Surprise surprise. Aviation emoyees aren’t immune to coronavirus. ?
    What git came up with the idea of exempting airline staff from quarantining?
    It was always going to lead to this.
    Whoever they are, they have blood on their hands.
    As do Qantas.
    If Qantas cared about their staff or their country they would have shut down international operations as soon as the outbreak started.
    It’s not like they would collapse. Their biggest cashcow is Sydney-Melbourne, after all.
    NO BAILOUT!

  • TD

    says:

    Qantas Princesses now…..and on how many aircraft or mixed crews….has potential like the Ruby Princess.
    Interesting part for aircrew will be getting the all clear from CASA as the recovery aspects ( including the physical and mental capabilities) haven’t been tested in a decompression chamber or a sim or both!

  • Red Cee

    says:

    If arm chair critics looked at the overall situation, they would know that the Australian Government set the rules, in that international air crew didn’t have to self isolate. All the staff were doing, was following the rules laid down. Where they could have done better, was take care while they were overseas.

  • MB

    says:

    If you would only know how Qantas treats the air crew then you would make such comments as if the air crew are to blame. No Australian based crew willing to crew flights so what does Qantas do, fly over their NZ based crew to train them up on the 787 so that they can crew the flights. Yes the Australian Government set the rules, but the airlines are the ones ultimately responsible for crew safety. NOT the Australian government.

    • TWC

      says:

      Absolutely correct, MB.

  • TJ Munt

    says:

    The “legal” exemption of airline crew is purely based upon a monetary basis; to allow airlines to utilise their crew more than once a fortnight!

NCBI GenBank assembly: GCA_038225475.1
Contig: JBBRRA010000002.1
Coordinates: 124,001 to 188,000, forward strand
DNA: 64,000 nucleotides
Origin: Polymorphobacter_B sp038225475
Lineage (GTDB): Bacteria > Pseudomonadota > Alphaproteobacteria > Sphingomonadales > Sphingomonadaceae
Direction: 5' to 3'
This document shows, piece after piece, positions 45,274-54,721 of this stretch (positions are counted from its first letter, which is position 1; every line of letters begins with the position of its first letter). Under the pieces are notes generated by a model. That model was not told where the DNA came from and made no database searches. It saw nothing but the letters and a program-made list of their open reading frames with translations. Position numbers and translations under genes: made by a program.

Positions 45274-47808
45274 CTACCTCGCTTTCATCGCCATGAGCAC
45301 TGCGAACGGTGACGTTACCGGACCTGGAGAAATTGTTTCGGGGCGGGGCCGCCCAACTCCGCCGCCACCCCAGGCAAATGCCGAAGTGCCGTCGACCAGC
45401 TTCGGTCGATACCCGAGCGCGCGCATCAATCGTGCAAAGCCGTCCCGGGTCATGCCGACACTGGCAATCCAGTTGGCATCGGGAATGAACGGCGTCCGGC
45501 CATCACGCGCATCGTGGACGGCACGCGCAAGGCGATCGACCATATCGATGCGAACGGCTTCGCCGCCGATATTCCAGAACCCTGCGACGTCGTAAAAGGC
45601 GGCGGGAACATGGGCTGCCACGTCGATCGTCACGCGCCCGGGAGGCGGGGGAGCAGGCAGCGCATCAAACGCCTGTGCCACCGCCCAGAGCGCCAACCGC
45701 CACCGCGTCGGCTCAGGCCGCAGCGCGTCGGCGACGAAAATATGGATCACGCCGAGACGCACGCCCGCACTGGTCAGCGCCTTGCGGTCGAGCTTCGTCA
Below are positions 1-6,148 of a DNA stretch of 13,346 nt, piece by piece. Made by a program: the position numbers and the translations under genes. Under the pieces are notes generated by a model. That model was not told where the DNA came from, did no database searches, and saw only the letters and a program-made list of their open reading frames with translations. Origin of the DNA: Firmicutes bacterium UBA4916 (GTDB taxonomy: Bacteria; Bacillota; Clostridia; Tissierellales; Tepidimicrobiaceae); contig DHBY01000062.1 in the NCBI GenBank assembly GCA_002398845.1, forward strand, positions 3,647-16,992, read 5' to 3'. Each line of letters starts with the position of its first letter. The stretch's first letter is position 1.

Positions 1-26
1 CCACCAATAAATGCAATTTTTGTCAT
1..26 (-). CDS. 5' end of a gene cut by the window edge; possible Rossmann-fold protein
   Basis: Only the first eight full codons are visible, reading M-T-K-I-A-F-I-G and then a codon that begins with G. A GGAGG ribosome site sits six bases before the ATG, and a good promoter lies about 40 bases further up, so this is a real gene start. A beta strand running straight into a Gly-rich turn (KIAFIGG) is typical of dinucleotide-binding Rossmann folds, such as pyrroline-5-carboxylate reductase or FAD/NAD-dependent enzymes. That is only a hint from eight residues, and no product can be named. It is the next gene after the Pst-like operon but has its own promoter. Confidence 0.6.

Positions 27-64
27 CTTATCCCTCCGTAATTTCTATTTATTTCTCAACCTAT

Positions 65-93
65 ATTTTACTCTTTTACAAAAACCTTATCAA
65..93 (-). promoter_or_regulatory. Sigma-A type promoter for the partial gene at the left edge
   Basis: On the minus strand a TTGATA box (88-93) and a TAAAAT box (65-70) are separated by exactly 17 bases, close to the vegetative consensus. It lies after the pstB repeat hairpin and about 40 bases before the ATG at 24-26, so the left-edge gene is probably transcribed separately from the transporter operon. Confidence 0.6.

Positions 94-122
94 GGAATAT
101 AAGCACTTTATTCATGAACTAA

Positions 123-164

I (and most of my colleagues) DID self-isolate on a “moral” basis to protect our loved ones and society in general.
    Police were still (incorrectly) visiting crew homes to check that we were following isolation rules, even though we ‘legally’ didn’t need to, but again we were so as to be safe…
    Airlines are fooling themselves in declaring that the virus has not been spread aboard any flights, in order to try and protect themselves from Workers’ Compensation claims.
    Shameful corporate behaviour with a pure focus on money, not care.

Leave a Comment

Your email address will not be published. Required fields are marked *

Qantas crew must not leave hotel rooms during 24-hour layovers

written by Adam Thorn | April 9, 2020
Credit: Seth Jaworski

Qantas has now told its cabin crew they must not leave their hotel rooms during 24-hour layovers, Australian Aviation can reveal.

The news comes after it was revealed that 11 Qantas crew members who worked on a flight from Chile to Sydney, but didn’t undertake two-week hotel quarantine after returning home, subsequently tested positive for coronavirus. Altogether, 50 Qantas Group staff have now been diagnosed with COVID-19, including 11 Adelaide Airport baggage handlers.

The discrepancy in rules, which means passengers must isolate after landing in Australia but airline crew don’t, emerged because the Australian Health Protection Principal Committee, a major decision-making body during the pandemic, issued an exemption.

Advertisement
Advertisement

Responding to criticism in a statement to the media titled “Facts on coronavirus and crew”, Qantas argued, “There’s been no confirmed cases of transmission of the coronavirus to employees or customers on board our aircraft, or any aircraft globally”.

That statement is likely to prove controversial after the Australian government signalled a large proportion of cases originated from overseas, and the previously close proximity of passengers sitting together in aircraft.